Artificial intelligence is slowly becoming the first round of human resources departments everywhere. To increase efficiency in the recruitment process, an increasing number of employers are using robot recruiters to assess resumes, screen candidates, and pair them with the right roles within the company before passing it along—or not—for human assessment. AI is good at that sort of task, but it’s also been shown to be susceptible to bias.
According to the story, which cites five sources familiar with the resume vetting program, the AI was trained by looking at resumes collected by the company. However, women are still working to catch up in the tech industry, and most of the resumes submitted to Amazon over the last 10 years were from men. The AI’s algorithm learned to identify patterns in men’s resumes and developed a preference for words like “executed” and “captured,” which are more commonly used by male applicants, and it started to weed out resumes with words like “women’s.”
In effect, Amazon’s system taught itself that male candidates were preferable. It penalized resumes that included the word “women’s,” as in “women’s chess club captain.” And it downgraded graduates of two all-women’s colleges, according to people familiar with the matter. They did not specify the names of the schools.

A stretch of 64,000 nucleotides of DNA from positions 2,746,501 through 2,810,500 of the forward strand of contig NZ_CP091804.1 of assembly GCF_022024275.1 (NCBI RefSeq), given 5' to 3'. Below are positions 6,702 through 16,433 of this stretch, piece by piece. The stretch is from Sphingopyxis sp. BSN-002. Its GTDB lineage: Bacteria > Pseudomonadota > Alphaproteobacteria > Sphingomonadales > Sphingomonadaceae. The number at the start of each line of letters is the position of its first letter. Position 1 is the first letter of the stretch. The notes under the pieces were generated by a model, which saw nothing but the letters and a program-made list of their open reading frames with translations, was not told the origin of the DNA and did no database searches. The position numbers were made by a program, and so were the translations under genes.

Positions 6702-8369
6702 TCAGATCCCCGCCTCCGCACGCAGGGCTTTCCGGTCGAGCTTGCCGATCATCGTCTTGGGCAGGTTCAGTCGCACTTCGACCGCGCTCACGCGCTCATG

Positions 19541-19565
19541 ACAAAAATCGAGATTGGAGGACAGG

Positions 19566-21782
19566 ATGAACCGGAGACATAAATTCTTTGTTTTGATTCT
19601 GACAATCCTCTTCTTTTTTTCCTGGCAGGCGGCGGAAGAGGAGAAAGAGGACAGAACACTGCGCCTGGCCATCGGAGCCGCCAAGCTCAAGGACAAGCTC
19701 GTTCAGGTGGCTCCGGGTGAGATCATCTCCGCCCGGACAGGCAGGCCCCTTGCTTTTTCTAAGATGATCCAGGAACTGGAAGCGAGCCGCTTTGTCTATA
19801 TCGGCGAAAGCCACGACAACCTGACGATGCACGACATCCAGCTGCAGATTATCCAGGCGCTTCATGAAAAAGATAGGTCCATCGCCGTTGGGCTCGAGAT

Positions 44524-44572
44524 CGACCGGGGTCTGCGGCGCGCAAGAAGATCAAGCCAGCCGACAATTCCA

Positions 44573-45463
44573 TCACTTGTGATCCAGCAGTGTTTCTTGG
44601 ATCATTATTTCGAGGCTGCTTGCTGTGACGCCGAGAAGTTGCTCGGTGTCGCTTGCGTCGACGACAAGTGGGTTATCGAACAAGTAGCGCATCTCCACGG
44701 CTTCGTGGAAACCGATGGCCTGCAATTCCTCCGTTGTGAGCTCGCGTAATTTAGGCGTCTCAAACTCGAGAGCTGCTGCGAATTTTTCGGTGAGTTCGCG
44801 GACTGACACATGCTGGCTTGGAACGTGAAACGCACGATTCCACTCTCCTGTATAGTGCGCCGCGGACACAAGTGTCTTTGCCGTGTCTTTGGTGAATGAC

Amazon edited the programs to make them neutral to these particular terms. But that was no guarantee that the machines would not devise other ways of sorting candidates that could prove discriminatory, the people said.
The algorithm’s gender discrimination issues became apparent about a year into the project and, despite the engineers’ best efforts to weed out the discriminatory bugs, it was eventually abandoned last year for not returning strong-enough candidates (’cause no women, amirite?).
Luckily, the project was only ever used in a trial phase, was never rolled out to a larger group, and was never relied upon as the sole hiring agent. Still, it’s easy to imagine that there were some very qualified female candidates who were discriminated against for going to a women’s college and never using the word “executed.”
Updated to add: An Amazon spokesperson reached out to reiterate that, “This was never used by Amazon recruiters to evaluate candidates.”